As the Page Turns (the Book Thread)

snoopy

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Ran across this quote from James Mattis:

“If you haven’t read hundreds of books, you are functionally illiterate, and you will be incompetent, because your personal experiences alone aren’t broad enough to sustain you.”
I wonder how many people read books, and I wonder if this is the problem of our times in a nutshell. We certainly seem not to see past our own noses anymore.
 

Prancer

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I wonder how many people read books
What do you mean by "read books?" One book ever, one book a year, one book a month?

Do we only count it as reading if that reading involves a book?

and I wonder if this is the problem of our times in a nutshell. We certainly seem not to see past our own noses anymore.
Because everybody used to read voraciously?
 

snoopy

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Well the Mattis quote I referenced said hundreds of books so hundreds and yes books. Perhaps we do read fewer full fledged books than we did 50 years ago due to the internet. I don’t know. I think narratives are more powerful influencers than facts and could change hearts more readily.
 

clairecloutier

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I was just chatting with someone this week & he said he had not read a book in 2 years. He used to read more books, but now spends a lot of his time online. He estimated he spends half his online time reading about the news or his hobbies and half his time watching YouTube videos.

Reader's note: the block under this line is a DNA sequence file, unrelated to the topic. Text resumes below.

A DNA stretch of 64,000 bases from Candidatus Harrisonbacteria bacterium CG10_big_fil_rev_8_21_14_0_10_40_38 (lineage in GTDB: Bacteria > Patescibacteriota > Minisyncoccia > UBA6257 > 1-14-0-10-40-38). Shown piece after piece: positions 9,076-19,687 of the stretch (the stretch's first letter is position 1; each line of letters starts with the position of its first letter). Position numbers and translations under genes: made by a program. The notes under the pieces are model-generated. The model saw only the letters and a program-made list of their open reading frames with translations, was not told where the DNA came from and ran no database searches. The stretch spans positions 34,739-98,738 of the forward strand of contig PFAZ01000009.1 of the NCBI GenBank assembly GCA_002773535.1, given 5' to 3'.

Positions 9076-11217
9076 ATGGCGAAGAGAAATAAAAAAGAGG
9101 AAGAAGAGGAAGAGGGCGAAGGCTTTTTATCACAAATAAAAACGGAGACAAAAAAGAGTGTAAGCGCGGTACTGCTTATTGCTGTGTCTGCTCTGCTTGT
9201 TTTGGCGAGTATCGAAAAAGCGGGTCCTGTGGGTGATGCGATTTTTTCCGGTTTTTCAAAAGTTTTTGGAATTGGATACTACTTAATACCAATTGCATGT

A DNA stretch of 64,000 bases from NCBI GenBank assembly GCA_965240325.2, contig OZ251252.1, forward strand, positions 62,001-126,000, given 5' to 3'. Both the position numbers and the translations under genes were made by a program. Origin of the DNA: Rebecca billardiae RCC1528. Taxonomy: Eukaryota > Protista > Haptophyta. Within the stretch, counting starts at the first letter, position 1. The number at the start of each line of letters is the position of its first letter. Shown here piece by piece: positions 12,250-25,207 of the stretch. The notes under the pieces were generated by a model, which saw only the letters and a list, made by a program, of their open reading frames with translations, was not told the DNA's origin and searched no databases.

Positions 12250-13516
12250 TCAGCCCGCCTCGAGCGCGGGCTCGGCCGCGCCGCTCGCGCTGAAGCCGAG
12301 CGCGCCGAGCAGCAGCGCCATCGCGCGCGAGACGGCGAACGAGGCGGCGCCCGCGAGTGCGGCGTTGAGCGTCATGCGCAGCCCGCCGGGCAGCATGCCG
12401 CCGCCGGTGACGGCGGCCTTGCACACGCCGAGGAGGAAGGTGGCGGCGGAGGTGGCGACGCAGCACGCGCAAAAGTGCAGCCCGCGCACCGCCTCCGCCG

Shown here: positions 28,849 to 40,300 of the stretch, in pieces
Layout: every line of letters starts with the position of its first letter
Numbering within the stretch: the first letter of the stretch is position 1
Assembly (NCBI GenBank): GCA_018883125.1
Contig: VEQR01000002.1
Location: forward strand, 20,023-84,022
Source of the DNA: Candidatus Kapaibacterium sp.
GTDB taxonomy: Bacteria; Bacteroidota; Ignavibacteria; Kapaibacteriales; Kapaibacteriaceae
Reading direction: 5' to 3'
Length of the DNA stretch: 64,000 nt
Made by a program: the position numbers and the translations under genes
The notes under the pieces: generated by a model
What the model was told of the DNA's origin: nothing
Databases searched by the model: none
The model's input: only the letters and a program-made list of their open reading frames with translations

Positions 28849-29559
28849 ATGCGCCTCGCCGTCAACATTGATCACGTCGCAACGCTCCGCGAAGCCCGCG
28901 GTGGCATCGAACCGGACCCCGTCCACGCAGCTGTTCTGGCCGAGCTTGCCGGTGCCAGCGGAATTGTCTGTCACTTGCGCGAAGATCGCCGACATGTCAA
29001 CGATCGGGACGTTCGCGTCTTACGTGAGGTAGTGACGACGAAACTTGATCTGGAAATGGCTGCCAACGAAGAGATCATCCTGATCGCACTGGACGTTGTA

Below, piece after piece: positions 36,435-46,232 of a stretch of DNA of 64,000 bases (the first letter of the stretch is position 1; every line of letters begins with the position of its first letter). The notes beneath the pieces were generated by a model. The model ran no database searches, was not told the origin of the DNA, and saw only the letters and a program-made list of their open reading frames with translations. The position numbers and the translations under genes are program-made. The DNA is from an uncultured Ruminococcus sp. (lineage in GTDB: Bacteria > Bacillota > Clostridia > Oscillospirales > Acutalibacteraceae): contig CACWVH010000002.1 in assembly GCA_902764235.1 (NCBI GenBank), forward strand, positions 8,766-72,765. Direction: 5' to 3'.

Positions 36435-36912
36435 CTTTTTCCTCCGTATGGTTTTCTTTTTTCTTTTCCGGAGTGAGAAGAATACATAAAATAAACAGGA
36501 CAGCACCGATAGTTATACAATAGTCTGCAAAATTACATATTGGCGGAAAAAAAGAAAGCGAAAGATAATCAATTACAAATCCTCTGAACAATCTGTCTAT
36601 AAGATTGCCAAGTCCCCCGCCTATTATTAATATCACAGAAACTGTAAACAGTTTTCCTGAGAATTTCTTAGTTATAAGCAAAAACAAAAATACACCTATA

Japanfan

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I wonder how many people read books, and I wonder if this is the problem of our times in a nutshell. We certainly seem not to see past our own noses anymore.
In my experience, a lot of people do not read books subsequent to graduating from high school or university. Granted, my sample is small, so my experience is not evidence of anything. I would be interested to learn what percentage of the population reads books, and how many books per year 'reading books' means. Mr. Japanfan reads a book every few days, although some of those books are simple, and some are just bad, and he doesn't pay attention to the details as I do - for example, I will go back through a mystery book searching for one single detail that becomes important later in the book.

I have no idea whether reading books correlates with reading articles on the internet. But I would think it does, as the attention needed to read a book is not so different from the attention needed to read an article, especially an article that is detailed and long.
 

Prancer

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Well the Mattis quote I referenced said hundreds of books so hundreds and yes books.
I asked because that isn't the question usually asked about reading; surveys generally ask about the amount of time people spend reading for pleasure rather than the form that reading takes.

So none of this will actually answer your question, but here is something about the latest surveys on the subject and what such statistics mean: https://www.newyorker.com/culture/cultural-comment/why-we-dont-read-revisited

There is some research from Pew on the subject, which says that the average American reads four books a year, among other things.